> The problem is, "hot" data doesn't directly mean L1 cache or L2 cache
> hit on a SMP system, at least in the current linux interrupt handling
> For example:
> Suppose data is transfered from the system to outside by a network.
> Firstly the data is copied from a user space to a malloc'ed kernel
> space on CPU-A, then a device is initiated to send. When the transfer
> completes, an interrupt happens to CPU-X and the data is free'ed on
This behavior is to be expected on an SMP anyway. In fact, on average, only
1/N (N is
the number of CPUs in an SMP) will be freed by the CPU that allocated the
rest of them should be roughly evenly spread across other CPUs. It's a
random process anyway.
Actually, I have fully implemented a per-CPU slab allocator a few weeks
ago. In my implementation
I don't lock on either malloc or free. Based on some measurements and lock
statistics, I can see that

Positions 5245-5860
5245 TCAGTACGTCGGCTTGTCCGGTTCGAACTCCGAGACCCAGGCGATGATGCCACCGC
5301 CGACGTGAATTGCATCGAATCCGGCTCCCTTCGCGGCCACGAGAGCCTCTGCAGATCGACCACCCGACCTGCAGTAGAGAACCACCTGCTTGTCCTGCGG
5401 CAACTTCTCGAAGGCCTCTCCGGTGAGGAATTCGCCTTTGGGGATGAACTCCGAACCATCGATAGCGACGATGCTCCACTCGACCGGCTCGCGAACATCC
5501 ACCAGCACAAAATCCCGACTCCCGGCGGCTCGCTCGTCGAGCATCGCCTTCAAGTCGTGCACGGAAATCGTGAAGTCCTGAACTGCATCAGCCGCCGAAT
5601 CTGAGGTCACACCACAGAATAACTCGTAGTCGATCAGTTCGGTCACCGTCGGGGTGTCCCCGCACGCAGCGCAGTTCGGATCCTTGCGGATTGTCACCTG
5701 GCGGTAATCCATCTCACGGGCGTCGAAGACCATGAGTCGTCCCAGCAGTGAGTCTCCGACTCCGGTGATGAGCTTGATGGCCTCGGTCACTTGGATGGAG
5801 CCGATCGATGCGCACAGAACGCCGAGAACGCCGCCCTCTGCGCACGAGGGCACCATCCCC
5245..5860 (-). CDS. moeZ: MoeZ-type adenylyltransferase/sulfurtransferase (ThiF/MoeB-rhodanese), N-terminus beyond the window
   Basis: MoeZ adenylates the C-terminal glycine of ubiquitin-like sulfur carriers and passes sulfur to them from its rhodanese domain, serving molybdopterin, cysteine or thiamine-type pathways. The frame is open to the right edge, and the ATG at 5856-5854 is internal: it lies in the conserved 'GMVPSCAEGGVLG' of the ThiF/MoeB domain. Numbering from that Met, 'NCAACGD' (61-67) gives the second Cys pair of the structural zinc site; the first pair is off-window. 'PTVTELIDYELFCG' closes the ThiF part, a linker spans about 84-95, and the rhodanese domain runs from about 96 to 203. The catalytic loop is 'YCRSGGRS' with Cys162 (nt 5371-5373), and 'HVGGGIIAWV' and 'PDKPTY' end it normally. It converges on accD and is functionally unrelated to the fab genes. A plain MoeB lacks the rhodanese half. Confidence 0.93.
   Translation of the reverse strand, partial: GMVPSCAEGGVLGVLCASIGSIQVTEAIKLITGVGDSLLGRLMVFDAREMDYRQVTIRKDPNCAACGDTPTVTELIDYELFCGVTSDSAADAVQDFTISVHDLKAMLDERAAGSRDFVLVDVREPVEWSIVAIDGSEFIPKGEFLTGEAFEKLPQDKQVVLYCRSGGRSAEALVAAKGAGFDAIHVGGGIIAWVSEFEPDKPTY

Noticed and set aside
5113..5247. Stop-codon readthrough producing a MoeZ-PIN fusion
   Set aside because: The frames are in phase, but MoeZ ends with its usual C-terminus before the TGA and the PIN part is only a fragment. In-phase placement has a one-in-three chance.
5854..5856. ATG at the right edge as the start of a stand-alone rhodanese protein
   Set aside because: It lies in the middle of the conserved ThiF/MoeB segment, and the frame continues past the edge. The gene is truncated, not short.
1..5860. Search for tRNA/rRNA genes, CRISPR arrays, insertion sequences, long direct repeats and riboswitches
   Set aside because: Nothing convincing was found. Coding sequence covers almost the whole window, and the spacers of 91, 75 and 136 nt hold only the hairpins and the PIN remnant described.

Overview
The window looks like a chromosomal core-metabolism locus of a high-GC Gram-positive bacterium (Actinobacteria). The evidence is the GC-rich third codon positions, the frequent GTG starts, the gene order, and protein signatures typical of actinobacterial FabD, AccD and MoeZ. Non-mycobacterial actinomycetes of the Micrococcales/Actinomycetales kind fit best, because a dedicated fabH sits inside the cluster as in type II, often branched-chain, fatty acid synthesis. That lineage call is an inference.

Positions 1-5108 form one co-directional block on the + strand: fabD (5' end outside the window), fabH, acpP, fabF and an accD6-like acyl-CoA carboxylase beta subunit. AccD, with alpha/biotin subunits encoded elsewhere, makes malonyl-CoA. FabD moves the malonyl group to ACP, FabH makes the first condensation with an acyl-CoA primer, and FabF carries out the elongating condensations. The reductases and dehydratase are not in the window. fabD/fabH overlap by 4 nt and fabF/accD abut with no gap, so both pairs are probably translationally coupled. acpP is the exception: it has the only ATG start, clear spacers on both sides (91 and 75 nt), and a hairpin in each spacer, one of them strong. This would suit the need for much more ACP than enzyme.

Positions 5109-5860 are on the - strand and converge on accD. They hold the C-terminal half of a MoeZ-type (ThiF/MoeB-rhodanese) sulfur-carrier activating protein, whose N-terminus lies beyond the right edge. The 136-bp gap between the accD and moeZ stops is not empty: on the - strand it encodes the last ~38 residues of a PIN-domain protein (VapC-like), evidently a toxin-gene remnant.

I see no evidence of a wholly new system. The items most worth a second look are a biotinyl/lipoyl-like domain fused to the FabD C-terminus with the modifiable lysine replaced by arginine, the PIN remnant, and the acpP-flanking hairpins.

all of the spinlocks were gone. But I can see ~3-5% performance
improvements in Netbench.
I care more about file server performance than web server performance here.
If you want, I can send out the patch that includes the SMP-slab allocator
and a paper that I wrote that describes the SMP-slab allocator. There are
some clean up needed probably. I have not taken time to comment the code.
The reap is also kinda lossy right now. But my belief is that reap is very
infrequent anyhow. So
I have not tried hard to make it run more efficiently, and I probably
> To break this scenario, there are two solutions, I think.
> 1. run the bh_handler on the initial CPU.
> 2. return the collected memory to the original slab-cache.
I don't see an easy way to do something like this, really. There are also
tradeoffs like the interrupt CPU may be less busy than the
original CPU, so which one do you want to go to?
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This archive was generated by hypermail 2b29 : Wed May 31 2000 - 21:00:14 EST